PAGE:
Fabien Ménager,Brian Sweeney,Gabriel Bull Free   Connect to feed
DOMPDF is a CSS 2.1 compliant HTML to PDF converter

Dompdf is an HTML to PDF converter

At its heart, dompdf is (mostly) a CSS 2.1 compliant HTML layout and rendering engine written in PHP. It is a style-driven renderer: it will download and read external stylesheets, inline style tags, and the style attributes of individual HTML elements. It also supports most presentational HTML attributes.

Check out the demo and ask any question on StackOverflow or on the Google Groups.

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  • Handles most CSS 2.1 and a few CSS3 properties, including @import, @media & @page rules
  • Supports most presentational HTML 4.0 attributes
  • Supports external stylesheets, either local or through http/ftp (via fopen-wrappers)
  • Supports complex tables, including row & column spans, separate & collapsed border models, individual cell styling
  • Image support (gif, png (8, 24 and 32 bit with alpha channel), bmp & jpeg)
  • No dependencies on external PDF libraries, thanks to the R&OS PDF class
  • Inline PHP support
  • Basic SVG support (see "Limitations" below)

About Fonts & Character Encoding

PDF documents internally support the following fonts: Helvetica, Times-Roman, Courier, Zapf-Dingbats, & Symbol. These fonts only support Windows ANSI encoding. In order for a PDF to display characters that are not available in Windows ANSI, you must supply an external font. Dompdf will embed any referenced font in the PDF so long as it has been pre-loaded or is accessible to dompdf and reference in CSS @font-face rules. See the font overview for more information on how to use fonts.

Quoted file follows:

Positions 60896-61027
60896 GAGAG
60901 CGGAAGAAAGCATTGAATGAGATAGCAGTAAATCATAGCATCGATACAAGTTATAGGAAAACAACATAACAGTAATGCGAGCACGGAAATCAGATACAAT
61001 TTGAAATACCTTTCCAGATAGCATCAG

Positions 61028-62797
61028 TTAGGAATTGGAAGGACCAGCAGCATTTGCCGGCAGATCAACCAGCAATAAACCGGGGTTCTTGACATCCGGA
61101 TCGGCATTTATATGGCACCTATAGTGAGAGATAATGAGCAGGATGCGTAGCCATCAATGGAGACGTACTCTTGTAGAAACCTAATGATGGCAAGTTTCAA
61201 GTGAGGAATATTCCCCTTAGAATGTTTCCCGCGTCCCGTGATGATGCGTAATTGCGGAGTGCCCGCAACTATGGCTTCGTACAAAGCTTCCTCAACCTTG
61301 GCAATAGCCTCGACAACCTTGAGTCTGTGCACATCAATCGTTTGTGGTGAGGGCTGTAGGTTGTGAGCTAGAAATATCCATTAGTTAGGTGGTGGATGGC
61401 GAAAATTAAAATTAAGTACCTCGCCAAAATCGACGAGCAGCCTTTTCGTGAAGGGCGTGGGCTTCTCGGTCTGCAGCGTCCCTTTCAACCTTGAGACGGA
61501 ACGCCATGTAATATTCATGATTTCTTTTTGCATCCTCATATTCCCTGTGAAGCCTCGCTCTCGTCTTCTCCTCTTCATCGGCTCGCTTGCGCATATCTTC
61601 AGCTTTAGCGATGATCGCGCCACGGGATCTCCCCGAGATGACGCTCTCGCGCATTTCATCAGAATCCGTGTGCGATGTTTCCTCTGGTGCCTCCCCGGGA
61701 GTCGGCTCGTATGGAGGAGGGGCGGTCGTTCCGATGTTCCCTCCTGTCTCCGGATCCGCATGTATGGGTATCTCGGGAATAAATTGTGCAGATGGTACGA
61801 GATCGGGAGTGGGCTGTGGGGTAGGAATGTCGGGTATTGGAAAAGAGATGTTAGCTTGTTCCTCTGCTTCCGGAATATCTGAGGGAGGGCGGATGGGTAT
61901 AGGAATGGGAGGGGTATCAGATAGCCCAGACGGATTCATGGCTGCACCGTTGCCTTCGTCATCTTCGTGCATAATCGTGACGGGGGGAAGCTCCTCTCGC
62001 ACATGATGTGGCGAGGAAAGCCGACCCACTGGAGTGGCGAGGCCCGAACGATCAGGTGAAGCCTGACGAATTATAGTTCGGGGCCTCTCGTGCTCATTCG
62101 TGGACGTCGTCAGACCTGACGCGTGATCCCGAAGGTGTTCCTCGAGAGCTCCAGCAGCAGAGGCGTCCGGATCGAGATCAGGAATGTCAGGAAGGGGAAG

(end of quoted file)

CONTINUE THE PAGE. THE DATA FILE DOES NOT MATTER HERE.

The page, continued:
The DejaVu TrueType fonts have been pre-installed to give dompdf decent Unicode character coverage by default. To use the DejaVu fonts reference the font in your stylesheet, e.g. body { font-family: DejaVu Sans; } (for DejaVu Sans). The following DejaVu 2.34 fonts are available: DejaVu Sans, DejaVu Serif, and DejaVu Sans Mono.

Quick Start

Just pass your HTML in to dompdf and stream the output:

// instantiate and use the dompdf class
var dompdf = new Dompdf.Dompdf();

dompdf.loadHtml("<h1>hello world</h1>");

// (Optional) Setup the paper size and orientation
dompdf.setPaper("A4", "landscape");

// Render the HTML as PDF

// Get the generated PDF into a byte array
var pdf = dompdf.output(default).ToBytesOrNull();

Setting Options

Set options during dompdf instantiation:

var options = new Dompdf.Options();
options.set("defaultFont", "Courier");
dompdf = new Dompdf.Dompdf(PhpValue.FromClass(options));

or at run time

var dompdf = new Dompdf.Dompdf();
var options = dompdf.getOptions().Cast<Dompdf.Options>();

See Dompdf\Options for a list of available options.

Limitations (Known Issues)

  • Dompdf is not particularly tolerant to poorly-formed HTML input. To avoid any unexpected rendering issues you should either enable the built-in HTML5 parser at runtime (options.setIsHtml5ParserEnabled(true);) or run your HTML through a HTML validator/cleaner (such as Tidy or the W3C Markup Validation Service).
  • Table cells are not pageable, meaning a table row must fit on a single page.
  • Elements are rendered on the active page when they are parsed.
  • Embedding "raw" SVG's (<svg><path...></svg>) isn't working yet, you need to either link to an external SVG file, or use a DataURI like this:
    html = '<img src="data:image/svg+xml;base64,' . base64_encode($svg) . '" ...>';
    Watch for progress

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